Our Verdict 
The Sony’s just where you’d expect it to be: jostling for top honours
For 
Extensive spec
above-average DVD upscaling and splendid high-def images
Against 
Rather bland sound
can be caught out from time to time in 3D
Reviewed on

Sony’s Blu-ray players floated our boat last year thanks to their outstanding performance and cut-throat pricing. 

The BDP-S480 is our first taste of its 2011 offerings, and it seems the designers have picked up where they left off. 

Slim and slightly bland-looking, with a sawn-off remote control and a badly overworked XrossMediaBar on-screen menu (time for a rethink, we reckon), the Sony still has many a spec highlight. 

Its 3D playback, and online and DLNA functionality (wirelessly via a cost-option dongle) are suddenly par for the course, but the ’S480 also has Sony’s Qriocity on-demand service and the ability to play SACDs, too. 

This last might not appeal to everyone, but for some it’ll be decisive.

More after the break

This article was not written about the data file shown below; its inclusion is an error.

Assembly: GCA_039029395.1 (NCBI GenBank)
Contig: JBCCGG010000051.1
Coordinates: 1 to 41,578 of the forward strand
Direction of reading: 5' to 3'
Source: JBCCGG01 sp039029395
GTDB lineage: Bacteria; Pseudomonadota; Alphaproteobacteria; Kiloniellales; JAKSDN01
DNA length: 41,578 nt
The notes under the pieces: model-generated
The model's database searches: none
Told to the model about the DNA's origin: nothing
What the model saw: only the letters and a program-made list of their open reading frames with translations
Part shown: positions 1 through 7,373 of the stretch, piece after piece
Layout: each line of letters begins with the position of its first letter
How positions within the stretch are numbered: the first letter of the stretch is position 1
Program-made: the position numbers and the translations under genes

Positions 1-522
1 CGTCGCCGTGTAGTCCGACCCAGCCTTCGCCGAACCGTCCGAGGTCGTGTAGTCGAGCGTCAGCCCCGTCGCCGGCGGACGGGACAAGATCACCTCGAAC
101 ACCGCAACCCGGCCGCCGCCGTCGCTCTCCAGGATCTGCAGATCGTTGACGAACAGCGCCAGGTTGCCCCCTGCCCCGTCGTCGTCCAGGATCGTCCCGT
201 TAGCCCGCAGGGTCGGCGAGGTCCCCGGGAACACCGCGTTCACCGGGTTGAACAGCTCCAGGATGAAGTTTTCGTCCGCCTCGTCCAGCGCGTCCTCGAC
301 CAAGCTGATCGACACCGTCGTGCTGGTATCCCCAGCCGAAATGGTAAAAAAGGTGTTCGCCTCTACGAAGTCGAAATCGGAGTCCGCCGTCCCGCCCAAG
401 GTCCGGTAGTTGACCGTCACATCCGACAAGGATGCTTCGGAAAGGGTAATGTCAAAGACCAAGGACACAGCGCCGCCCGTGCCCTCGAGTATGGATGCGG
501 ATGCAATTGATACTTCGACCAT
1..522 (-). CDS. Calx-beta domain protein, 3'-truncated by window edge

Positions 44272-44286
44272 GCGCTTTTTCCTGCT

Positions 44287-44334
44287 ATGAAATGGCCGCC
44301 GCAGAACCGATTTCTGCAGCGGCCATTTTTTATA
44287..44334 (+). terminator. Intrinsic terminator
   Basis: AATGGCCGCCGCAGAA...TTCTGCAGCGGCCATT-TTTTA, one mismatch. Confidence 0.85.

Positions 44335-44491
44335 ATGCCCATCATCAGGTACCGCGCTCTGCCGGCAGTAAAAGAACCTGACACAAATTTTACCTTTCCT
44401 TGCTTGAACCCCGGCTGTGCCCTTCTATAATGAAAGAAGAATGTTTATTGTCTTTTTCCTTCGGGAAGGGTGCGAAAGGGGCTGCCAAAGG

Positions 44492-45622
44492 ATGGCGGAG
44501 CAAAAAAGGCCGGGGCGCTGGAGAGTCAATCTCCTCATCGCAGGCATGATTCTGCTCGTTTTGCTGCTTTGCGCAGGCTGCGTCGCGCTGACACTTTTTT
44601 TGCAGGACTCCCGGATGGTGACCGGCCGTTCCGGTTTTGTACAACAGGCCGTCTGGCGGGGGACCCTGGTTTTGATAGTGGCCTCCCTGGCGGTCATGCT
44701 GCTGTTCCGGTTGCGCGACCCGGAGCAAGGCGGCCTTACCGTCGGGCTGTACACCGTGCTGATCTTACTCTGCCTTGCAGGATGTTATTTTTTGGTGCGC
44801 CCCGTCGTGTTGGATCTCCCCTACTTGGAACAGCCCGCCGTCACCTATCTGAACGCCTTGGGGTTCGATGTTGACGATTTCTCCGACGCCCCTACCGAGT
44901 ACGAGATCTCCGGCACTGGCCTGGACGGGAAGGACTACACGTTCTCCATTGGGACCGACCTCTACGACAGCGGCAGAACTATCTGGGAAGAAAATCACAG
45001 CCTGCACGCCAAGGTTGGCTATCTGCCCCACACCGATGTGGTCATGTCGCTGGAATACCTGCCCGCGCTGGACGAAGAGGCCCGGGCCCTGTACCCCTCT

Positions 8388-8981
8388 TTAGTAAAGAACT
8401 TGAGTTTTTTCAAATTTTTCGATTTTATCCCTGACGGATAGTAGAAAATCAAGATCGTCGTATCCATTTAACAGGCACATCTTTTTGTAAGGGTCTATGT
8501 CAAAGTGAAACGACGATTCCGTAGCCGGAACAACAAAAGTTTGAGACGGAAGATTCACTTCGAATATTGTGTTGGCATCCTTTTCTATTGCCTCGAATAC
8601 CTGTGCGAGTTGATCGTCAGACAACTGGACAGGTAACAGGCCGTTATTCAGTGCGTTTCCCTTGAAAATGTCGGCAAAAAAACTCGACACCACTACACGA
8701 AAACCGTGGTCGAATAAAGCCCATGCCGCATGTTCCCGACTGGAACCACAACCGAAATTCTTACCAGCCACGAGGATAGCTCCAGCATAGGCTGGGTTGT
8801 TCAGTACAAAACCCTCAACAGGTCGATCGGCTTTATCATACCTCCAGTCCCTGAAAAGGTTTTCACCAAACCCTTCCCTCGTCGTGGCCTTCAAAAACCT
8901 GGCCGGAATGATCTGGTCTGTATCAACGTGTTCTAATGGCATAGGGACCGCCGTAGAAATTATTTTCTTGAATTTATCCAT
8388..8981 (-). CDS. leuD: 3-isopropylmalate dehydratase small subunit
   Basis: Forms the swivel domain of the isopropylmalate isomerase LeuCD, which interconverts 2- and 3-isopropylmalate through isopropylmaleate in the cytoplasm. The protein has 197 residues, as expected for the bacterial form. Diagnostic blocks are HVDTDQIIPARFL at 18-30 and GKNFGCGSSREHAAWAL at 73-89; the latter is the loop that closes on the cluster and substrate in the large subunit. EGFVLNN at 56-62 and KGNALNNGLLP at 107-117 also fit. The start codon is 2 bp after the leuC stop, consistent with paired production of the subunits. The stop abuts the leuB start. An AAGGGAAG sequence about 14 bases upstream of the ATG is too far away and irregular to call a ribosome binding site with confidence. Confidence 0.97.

Convincing 3D imagesBy the standards of its price rivals, the S480 is an accomplished DVD upscaler. 

It isn’t immune to picture noise or shimmer, but it keeps these to a minimum and does good work with contrasts and textures.

It’s far better as a Blu-ray player, of course. Up In The Air is lustrously presented, with detail to burn from the darkest scenes to the most glaring whites. 

Edges are stable, as is motion, and the ’S480 demonstrates a fine facility with natural skin-tones.

Overwhelmingly good with 3DSwitch to 3D Blu-ray and the news is overwhelmingly good. 

The Sony gets tripped up occasionally by rapid motion in the extreme foreground, but images are bright, detailed and convincingly 3D – although the ’S480 must, like its rivals, bow to the Panasonic DMP-BDT110 when it comes to avoiding that diorama/terrace effect.

Online picture quality is acceptable, although something really information-hungry like iPlayer can stutter from time to time (Qriocity, though, seems set fair to become an important USP for Sony). 

From any source, sound is detailed and distinct, though by the standards of its best competitors the Sony lacks a bit of dynamism, sounding a trifle inhibited.

The evolution of the BDP-S470 into the ’S480 has gone pretty well, then.

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